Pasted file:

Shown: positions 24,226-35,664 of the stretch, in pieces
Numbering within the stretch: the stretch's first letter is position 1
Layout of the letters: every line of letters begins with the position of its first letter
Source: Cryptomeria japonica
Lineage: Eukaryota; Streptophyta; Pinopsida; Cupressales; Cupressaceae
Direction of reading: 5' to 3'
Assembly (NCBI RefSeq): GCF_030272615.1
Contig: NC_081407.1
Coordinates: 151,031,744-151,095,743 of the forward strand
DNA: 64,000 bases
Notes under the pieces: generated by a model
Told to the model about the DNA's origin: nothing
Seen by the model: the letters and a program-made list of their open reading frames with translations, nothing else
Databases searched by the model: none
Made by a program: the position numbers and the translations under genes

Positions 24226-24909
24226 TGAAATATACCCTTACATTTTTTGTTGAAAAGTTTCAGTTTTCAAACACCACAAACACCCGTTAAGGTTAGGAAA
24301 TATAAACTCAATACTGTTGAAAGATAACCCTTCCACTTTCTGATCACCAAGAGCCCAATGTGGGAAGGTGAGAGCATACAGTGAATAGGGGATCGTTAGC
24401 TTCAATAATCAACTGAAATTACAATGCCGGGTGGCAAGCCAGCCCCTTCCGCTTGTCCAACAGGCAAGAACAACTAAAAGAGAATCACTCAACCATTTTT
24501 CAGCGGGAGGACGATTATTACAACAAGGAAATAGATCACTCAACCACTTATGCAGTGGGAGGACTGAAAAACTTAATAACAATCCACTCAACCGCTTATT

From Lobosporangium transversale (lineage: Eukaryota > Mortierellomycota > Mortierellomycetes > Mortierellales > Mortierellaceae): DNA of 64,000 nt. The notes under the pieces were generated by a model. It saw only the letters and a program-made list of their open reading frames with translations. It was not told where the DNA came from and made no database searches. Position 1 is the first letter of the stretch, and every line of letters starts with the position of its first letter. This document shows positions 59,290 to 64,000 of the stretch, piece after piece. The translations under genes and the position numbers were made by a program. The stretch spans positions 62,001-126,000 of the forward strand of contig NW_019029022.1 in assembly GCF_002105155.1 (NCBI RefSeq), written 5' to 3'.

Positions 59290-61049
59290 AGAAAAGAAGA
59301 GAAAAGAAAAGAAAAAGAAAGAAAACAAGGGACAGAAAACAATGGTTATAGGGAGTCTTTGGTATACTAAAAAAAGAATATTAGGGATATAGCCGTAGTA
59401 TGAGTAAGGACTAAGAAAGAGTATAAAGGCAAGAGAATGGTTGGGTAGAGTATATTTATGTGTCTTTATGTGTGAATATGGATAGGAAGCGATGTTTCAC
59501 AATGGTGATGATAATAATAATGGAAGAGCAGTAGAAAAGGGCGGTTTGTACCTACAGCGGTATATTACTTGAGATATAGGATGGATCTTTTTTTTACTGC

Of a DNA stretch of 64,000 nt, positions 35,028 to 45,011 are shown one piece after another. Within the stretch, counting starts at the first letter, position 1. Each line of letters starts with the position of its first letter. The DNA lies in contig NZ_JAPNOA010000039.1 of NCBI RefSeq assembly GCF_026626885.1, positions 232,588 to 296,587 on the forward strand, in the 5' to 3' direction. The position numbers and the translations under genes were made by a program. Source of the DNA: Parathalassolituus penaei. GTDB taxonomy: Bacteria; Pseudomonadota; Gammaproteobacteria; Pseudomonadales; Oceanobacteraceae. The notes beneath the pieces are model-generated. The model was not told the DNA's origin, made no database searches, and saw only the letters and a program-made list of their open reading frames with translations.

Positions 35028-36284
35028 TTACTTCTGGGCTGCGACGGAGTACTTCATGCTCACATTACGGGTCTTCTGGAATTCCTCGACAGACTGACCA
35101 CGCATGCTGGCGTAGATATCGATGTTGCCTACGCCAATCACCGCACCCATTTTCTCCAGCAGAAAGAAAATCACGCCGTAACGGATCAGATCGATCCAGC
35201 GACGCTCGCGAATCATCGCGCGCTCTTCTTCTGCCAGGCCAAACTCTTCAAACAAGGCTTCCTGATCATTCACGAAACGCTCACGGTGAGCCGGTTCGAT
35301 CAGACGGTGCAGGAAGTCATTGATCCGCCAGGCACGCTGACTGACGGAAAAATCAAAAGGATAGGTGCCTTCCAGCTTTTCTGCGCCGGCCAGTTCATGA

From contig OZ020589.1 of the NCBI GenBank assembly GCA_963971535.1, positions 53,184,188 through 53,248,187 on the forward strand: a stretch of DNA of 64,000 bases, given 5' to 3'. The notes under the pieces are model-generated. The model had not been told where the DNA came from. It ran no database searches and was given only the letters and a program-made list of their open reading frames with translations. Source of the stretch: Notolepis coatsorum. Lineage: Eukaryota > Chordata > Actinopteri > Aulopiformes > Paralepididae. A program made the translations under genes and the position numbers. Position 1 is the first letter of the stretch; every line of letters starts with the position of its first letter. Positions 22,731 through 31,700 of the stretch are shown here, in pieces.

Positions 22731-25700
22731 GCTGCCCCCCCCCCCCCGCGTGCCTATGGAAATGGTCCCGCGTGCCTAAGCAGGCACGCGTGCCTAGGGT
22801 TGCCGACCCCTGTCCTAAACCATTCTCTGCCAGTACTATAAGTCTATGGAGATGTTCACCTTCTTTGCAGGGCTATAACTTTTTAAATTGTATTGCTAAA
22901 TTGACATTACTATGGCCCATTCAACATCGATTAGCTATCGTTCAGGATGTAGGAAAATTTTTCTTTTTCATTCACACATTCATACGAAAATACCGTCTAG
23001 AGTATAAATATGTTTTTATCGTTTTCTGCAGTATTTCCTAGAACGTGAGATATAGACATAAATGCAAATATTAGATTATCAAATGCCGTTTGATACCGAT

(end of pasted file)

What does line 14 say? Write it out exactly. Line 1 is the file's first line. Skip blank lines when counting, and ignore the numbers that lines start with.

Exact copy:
Databases searched by the model: none